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Continuing the fight to end violence against women

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Violence against women is not only a human rights issue but also a matter of justice. It is about fighting it all the time, everywhere; and each of us can be an actor for change. That was the forceful message delivered by African Development Bank President Donald Kaberuka when he addressed staff at the Bank on November 25, the International Day for the Elimination of Violence against Women.

“Legislation already exists, but we need to go further,” said the Bank’s President, adding that it is about continuing to fight to the end, as with the civil rights movement in the United States, whose crowning achievement was to see an African-American elected to the presidency. “The authorities must play their part and strengthen the existing legal arsenal,” he added.

Kaberuka also referred to the many negative impacts of violence. Even at a purely societal level, there are multiple implications, with phenomena such as child trafficking, street children, girls not being educated and the incidence of poverty, all problems that are made worse by violence.

For her part, Geraldine Fraser-Moleketi, AfDB Vice-President and Special Envoy on Gender, said, “This day is not a celebration, but an opportunity to recall the sad reality of violence committed against women and girls.”

The problem of violence also raises the issue of educating both girls and boys, which is the only approach that will change attitudes. Similarly, it raises the question of solidarity that all people should show. And “there’s still a long way to go,” warned Fraser-Moleketi.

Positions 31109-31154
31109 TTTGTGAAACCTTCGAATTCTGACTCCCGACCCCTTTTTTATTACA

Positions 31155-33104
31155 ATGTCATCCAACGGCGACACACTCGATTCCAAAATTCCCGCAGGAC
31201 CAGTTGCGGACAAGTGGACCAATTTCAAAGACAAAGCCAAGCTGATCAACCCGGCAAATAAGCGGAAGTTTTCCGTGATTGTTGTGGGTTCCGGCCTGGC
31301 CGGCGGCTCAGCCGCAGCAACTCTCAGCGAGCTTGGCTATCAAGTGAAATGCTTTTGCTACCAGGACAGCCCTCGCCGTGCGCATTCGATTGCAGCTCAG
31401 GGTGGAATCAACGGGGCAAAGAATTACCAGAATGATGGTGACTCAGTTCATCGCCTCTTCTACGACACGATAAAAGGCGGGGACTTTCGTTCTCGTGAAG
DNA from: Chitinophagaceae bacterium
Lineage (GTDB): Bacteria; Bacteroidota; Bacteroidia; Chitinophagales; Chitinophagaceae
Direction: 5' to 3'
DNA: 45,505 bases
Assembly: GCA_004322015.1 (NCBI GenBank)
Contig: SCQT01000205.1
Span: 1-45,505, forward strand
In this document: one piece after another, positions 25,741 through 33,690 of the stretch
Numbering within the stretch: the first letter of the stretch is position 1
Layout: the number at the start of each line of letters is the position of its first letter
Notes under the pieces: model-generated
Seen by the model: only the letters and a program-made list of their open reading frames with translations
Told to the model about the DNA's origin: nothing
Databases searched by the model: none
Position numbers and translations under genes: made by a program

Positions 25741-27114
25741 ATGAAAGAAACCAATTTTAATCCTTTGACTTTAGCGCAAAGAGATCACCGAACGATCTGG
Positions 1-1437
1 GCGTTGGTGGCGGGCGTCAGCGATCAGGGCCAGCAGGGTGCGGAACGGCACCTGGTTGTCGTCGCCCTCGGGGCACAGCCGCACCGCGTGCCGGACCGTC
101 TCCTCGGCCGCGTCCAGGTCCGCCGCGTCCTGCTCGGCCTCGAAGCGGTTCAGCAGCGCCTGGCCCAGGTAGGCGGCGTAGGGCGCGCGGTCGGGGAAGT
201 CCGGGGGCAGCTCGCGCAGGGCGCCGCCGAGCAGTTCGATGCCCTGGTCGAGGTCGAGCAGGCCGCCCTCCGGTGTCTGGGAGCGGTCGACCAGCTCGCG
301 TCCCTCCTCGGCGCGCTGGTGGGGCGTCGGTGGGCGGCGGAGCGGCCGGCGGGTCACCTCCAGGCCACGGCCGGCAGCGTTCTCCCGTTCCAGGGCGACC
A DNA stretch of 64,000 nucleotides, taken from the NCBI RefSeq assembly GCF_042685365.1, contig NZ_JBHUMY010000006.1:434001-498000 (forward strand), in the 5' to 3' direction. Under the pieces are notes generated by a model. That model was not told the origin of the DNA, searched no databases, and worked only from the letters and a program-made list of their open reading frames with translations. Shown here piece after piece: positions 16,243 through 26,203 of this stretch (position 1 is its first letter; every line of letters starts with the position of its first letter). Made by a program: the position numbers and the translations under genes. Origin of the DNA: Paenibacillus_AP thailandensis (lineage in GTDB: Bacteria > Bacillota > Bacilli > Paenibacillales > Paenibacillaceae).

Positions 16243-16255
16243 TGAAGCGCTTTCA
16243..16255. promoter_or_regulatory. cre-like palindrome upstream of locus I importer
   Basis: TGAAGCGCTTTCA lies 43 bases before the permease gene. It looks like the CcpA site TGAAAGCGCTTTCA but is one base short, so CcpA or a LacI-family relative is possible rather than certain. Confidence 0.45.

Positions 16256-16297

The AfDB joined the United Nations UNiTE campaign to “Orange your Neighbourhood” on November 25, 2014 to mark the International Day for the Elimination of Violence against Women, and for 16 days of activism against gender-based violence, which will end on Human Rights Day on December 10, 2014. 

The ceremony provided an opportunity to showcase the talent of Naforo-Ba, a group of female percussionists from Côte d’Ivoire, “Les Femmes battantes”, for whom “with valiant, fighting women, nothing is impossible”. Their dancing and drumming performance drew thunderous applause. 

The campaign’s launch ceremony was also an opportunity to shine the spotlight on one of the AfDB’s emblematic projects, which received a prize from the US Treasury in 2013, the “Emerging from Crisis Support Project”, which the Bank ran for four years in Côte d’Ivoire, with one component focusing specifically on gender-based violence.

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